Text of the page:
Lady Vols host South Carolina

The Lady Vols are back in action Thursday against the Gamecocks and finally back at home. Go inside for the game story, probable starters, scouting report and video coverage.

The Lady Vols haven't played in front of their home fans in two weeks, but that changes this evening at Thompson-Boling Arena when No. 8 Tennessee (16-5, 7-1) takes on South Carolina (17-5, 6-3) at 7 p.m. Eastern (TV: CSS).

"It's absolutely wonderful," said Assistant Coach Mickie DeMoss, who used a day at home to get her cast removed and replace it with a brace for her right arm. "It's good to be at your house."

The coaches and players are happy to be at home and even happier to finally being close to full strength. Taber Spani practiced Wednesday and is expected to be available for tonight's game.

"Just her presence on the floor, her ability to score, her ability to shoot the three opens up the inside, it makes us a better offensive team," Associate Head Coach Holly Warlick said.

Spani declared that she was feeling "pretty good" – she always answers honestly when asked about her health status – and "definitely" relieved to be back on the court.

Vicki Baugh was moving well Wednesday in practice and wasn't wearing the brace on her right knee that she has been seen using in games. Her left knee – the one that had three surgeries – is fine, but she felt some pain in her right knee last week in the Notre Dame game.

She had the knee examined and diagnostic tests revealed it to be OK, but she donned a modified brace that is secured to her lower leg with wrap, as a source of security.

"The other knee (non-surgical one) started hurting during the Notre Dame game," Baugh said. "I went and had it checked, and it's fine. To make me feel better I think JMo (Jenny Moshak) lets me wear it on my knee."

The device helps to protect the knee if it were to get hit on the outside.

"I have been wearing tape around it, because it keeps falling with the straps when I sweat," Baugh said. "So it's not pretty, but it's just protection and cushion. It makes me feel better.

"I feel great. I am getting in better shape, and I just feel great, mentally and physically."

Spani also is feeling better. While she is not 100 percent yet – Pat Summitt noted a little Spani goes a long way – she has returned to practice.

"As a competitor, it's the hardest thing to do is to sit out," Spani said. "It's a joy to be on the floor. You get the perspective on just how really lucky you are when you are not able to do it and then you are able to come back."

It was a rather open-ended recovery time, too, so Spani didn't know for sure how long she would be sidelined. She sustained the bone bruise Nov. 20 after being knocked to the floor by a Virginia player celebrating an and-one play. Spani never saw the collision coming, and she got hit in the knee and then slammed her knee on the court.

"I think this is the most frustrating injury I have ever had to deal with in my life just because the athlete in you is always A to B to C, and do this and this and I know I am going to get back by (a certain date)," said Spani, who had a painful foot condition as a freshman and an elbow injury as a sophomore. "But it is just so indefinite with this type of injury and the nature of it.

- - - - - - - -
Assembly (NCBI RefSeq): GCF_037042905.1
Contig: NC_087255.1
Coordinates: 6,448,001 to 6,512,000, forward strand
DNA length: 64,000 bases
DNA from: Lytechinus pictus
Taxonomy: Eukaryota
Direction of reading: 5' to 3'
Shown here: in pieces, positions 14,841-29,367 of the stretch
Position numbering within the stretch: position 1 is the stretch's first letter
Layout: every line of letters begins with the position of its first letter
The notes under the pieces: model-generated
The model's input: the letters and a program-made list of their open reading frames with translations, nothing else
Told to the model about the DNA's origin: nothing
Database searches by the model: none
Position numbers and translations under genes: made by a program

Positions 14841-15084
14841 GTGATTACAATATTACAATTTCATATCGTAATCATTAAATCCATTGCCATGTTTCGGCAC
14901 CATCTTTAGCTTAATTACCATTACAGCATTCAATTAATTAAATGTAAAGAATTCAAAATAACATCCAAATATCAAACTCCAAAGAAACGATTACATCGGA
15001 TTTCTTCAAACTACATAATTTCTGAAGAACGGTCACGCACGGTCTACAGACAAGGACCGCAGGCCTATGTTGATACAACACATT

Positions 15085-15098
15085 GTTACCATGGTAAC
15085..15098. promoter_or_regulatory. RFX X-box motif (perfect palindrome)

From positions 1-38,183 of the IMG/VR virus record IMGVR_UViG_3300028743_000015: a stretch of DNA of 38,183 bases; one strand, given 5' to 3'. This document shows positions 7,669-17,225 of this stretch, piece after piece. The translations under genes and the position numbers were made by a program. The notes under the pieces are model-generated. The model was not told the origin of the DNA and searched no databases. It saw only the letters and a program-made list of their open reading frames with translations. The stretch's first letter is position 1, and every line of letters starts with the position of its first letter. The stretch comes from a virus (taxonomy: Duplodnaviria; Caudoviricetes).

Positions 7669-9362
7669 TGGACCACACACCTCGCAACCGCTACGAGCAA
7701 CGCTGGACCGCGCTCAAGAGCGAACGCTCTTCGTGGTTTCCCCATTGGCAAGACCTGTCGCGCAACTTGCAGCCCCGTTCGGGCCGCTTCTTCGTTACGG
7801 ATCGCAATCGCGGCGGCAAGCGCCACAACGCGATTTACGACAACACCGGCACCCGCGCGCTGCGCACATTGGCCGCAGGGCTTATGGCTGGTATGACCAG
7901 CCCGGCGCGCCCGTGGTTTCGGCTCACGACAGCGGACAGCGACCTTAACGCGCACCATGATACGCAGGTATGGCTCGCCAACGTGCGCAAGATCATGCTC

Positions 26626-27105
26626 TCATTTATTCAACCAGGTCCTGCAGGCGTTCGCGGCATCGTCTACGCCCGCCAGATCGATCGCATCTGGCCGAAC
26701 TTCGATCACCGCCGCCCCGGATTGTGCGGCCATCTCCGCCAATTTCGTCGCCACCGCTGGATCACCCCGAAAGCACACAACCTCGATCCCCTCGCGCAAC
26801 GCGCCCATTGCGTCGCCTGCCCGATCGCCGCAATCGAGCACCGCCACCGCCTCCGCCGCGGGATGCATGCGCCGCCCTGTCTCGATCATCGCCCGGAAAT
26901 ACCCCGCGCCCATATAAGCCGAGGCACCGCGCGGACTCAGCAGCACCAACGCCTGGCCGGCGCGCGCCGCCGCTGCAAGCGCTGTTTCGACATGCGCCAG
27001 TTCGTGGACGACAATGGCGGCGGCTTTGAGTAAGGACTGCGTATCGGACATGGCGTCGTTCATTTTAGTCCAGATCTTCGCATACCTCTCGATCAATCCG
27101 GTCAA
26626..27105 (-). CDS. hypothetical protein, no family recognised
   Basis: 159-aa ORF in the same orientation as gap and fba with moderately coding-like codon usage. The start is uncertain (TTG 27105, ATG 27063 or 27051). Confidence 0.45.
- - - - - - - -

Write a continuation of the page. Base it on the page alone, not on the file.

"That made it frustrating, but I learned how truly blessed you are. This could have been a lot worse. Look at people like Vicki or my sister (Shalin, who also has had serious knee issues). When you look at it like that, you really have nothing to complain about.

"My faith is what I leaned on every day, because I would have broken down mentally. I was really having to focus constantly on staying positive and knowing that there was a bigger picture."

Spani is being eased back and is not allowed to do any extra work outside of practice, and parameters have been set there, too. That is tough for a shooter to be told to limit repetition.

"It's going to be a challenge to find that balance," Spani said. "As a shooter that is frustrating, but I had to deal with that earlier this season with my elbow.

"I really have to focus on the mental aspect of the game and lot of visualization stuff. I think we'll find a way to figure it out."

Opponents defend Spani as if every shot could go in, so just her presence on the court helps her teammates.

Ariel Massengale realized it against Georgia on one possession and drove to the basket. She faked a pass to Spani, whose defender stayed put instead of rotating to help on Massengale, and she had a clear path to the rim.

"The girl stayed on me, and she got a wide-open layup, because they've got to respect shooters in the corners," Spani said. "If I can open it up for everybody with my shot or without my shot, I think that will hopefully help our team."

Tennessee's three-point field goal percentage has been in steady decline in Spani's absence. Her ability to drill some treys will be a late season boost.

"I think it's huge for us," Warlick said. "Three-point shots get our team pretty pumped up. I'd love it if we got back and were more consistent from the three-point line."

Spani knows that a balanced attack makes Tennessee a better team.

"We want to be clicking on all cylinders," Spani said. "I think early in the season we didn't go inside enough, and we relied too much on the outside game.

"We've been going inside more and now we're going to have to balance it out. If we can find that perfect balance of us shooting the ball well outside and getting one-on-ones in the post, then it is hard for teams to defend that."

Baugh, a very effective one-on-one player in the paint, was particularly happy to see Spani back on the floor.

Baugh tends to get double-teamed on the low block and she will scan the court for an open shooter. Spani also had two assists Sunday against Georgia by driving and then finding Baugh inside.

"The inside-out is about to be a threat again," Baugh said. "That's all I've got to say with Taber Spani. I love giving her the ball.

"If they double and she's wide open, it's like automatic points. That is how I look at Taber. I know the three is going in. And if they (the defense) go back out, she kicks it back in, and I love playing the one-on-one game.

"It is just great having Taber back out on the floor."

The Lady Vols have waited all season to be at full strength.

"The chemistry factor is the good thing," Spani said. "Because when we are all on the floor together we can finally jell and become one."

PROBABLE STARTERS

Tennessee Coach Pat Summitt is expected to start: Ariel Massengale, 5'6 freshman guard, No. 5 (7.9 points per game, 2.6 rebounds per game, 5.4 assists per game); Meighan Simmons, 5'9 sophomore guard, No. 10 (10.8 ppg, 2.4 rpg); Cierra Burdick, 6'2 freshman forward, No. 11 (4.9 ppg, 2.5 rpg); Shekinna Stricklen, 6'2 senior guard/forward, No. 40 ( 15.4 ppg, 6.3 rpg); and Glory Johnson, 6'3 senior forward, No. 25 (13.5 ppg, 9.4 rpg).